Starting around 2007, the CDB signed oil-for-loan agreements with Venezuelan President Hugo Chávez and PDVSA. But under the Chávez government (which assumed office in 1999) and the administration of President Nicolás Maduro, which took over after Chávez died in 2013, Venezuela’s oil industry sank into disarray, becoming a center of inefficiency and corruption for government officials and their friends. The Chávez government fired competent PDVSA executives, politicized the company, failed to make investments in maintenance and presided over the management, deficient maintenance and periodic national power outages, Venezuela’s oil production fell to 929,000 b/d in 2019, from about 3.5 million b/d in 2000. OPEC reported that Venezuelan oil production averaged 340,000 b/d in August 2020. Venezuela fell behind in its oil deliveries and loan repayments to China as PDVSA went into decline and production slumped. The Trump administration began applying increasing layers of sanctions on Venezuela several years ago, and in 2019 halted PDVSA’s ability to export directly oil dismantling of a once-efficient and profitable international enterprise. As a result of poor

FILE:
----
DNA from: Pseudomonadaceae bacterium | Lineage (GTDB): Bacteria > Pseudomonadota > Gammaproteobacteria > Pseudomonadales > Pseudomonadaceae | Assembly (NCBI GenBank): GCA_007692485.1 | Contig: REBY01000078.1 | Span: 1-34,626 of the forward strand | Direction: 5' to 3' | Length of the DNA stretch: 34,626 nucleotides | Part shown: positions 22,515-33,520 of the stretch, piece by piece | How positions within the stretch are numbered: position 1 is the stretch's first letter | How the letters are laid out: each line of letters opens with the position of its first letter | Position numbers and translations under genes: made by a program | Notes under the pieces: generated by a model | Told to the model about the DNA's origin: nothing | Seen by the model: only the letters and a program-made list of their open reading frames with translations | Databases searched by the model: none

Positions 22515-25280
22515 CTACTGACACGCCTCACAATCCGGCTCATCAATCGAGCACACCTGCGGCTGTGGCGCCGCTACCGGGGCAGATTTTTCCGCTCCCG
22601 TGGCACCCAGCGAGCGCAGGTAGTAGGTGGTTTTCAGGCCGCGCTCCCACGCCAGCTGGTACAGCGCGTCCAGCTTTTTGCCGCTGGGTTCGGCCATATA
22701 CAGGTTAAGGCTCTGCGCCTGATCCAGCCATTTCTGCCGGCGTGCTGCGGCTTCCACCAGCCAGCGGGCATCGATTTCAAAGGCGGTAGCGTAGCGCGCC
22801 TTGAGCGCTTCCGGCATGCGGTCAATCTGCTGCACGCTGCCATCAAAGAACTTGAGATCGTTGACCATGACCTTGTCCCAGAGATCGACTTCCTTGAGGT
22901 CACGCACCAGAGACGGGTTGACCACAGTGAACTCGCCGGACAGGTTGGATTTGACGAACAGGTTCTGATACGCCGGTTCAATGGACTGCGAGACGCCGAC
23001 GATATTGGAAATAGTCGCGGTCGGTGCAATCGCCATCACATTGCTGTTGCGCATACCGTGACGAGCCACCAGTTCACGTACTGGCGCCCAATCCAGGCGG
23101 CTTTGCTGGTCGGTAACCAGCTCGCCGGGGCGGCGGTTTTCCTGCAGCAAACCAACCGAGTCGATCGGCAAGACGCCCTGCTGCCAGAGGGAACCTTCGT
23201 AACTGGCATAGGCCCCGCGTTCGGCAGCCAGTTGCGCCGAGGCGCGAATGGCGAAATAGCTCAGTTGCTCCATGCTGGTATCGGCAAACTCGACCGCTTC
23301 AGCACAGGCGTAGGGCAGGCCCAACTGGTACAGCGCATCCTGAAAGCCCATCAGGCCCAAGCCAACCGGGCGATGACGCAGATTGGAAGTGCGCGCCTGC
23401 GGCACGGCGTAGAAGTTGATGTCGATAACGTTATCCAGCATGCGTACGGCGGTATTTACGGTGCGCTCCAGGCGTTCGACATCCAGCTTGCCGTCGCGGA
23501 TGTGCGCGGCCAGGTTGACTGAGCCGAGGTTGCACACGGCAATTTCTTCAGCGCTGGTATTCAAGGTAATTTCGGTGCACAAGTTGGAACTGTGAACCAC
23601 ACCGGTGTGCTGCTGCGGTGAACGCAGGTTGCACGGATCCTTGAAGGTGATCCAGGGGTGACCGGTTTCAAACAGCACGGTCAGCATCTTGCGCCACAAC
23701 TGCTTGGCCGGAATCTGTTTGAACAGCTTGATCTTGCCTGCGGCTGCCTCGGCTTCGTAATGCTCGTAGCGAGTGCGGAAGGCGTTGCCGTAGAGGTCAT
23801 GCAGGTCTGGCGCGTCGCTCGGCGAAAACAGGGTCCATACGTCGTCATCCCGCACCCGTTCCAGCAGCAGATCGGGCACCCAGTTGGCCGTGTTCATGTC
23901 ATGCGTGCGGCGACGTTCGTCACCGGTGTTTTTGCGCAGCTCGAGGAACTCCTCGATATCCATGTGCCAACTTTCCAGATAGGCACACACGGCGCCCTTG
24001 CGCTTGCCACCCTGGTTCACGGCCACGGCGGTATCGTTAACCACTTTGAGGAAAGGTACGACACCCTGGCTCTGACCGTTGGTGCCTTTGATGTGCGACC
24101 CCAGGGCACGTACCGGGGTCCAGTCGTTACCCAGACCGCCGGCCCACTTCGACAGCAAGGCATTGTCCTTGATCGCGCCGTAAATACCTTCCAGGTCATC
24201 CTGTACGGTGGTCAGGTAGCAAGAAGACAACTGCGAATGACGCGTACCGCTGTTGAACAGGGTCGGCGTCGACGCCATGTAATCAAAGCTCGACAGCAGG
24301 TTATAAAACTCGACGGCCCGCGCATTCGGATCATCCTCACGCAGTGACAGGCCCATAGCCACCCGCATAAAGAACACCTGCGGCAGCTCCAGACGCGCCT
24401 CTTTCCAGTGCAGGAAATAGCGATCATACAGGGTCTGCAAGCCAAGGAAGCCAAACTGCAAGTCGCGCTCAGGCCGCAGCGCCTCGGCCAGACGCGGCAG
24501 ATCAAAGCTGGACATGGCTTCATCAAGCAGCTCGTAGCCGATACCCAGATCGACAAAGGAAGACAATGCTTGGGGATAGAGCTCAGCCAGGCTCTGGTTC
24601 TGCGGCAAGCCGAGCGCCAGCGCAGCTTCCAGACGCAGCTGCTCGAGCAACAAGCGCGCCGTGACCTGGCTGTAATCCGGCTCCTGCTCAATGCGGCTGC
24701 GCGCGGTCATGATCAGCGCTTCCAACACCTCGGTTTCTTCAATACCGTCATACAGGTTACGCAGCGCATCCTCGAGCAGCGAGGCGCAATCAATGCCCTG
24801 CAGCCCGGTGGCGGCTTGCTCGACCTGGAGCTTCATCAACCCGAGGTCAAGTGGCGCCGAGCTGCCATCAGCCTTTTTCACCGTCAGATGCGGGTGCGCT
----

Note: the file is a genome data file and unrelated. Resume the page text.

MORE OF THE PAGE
Entrance to PDVSA Headquarters in Caracas. Photo : Wikipedia Commons, Wilfredor.

VENEZUELA: C h ina had high hopes when it signed a “strategic development partnership” in 2001 with Venezuela, then headed by leftist President Hugo Chávez. The agreement ushered in a period of new bilateral trade, Chinese investments and big loans covering oil, mining, infrastructure and other areas. Both were socialist countries, and both had complementary economies. China needed (and still needs) imported oil, and Venezuela – which previously had one of the world’s most efficient National Oil